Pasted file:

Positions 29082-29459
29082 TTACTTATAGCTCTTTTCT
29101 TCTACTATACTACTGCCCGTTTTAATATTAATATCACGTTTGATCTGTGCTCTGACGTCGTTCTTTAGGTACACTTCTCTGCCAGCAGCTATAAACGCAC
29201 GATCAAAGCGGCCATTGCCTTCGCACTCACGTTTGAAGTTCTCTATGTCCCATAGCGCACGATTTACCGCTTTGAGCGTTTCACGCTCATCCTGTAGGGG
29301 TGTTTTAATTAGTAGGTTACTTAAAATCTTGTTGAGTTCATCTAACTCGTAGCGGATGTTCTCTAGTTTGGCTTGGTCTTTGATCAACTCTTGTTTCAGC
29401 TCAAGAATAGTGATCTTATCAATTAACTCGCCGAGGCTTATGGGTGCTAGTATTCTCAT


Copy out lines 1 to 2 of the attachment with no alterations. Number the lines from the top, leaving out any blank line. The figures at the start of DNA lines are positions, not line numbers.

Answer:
Positions 29082-29459
29082 TTACTTATAGCTCTTTTCT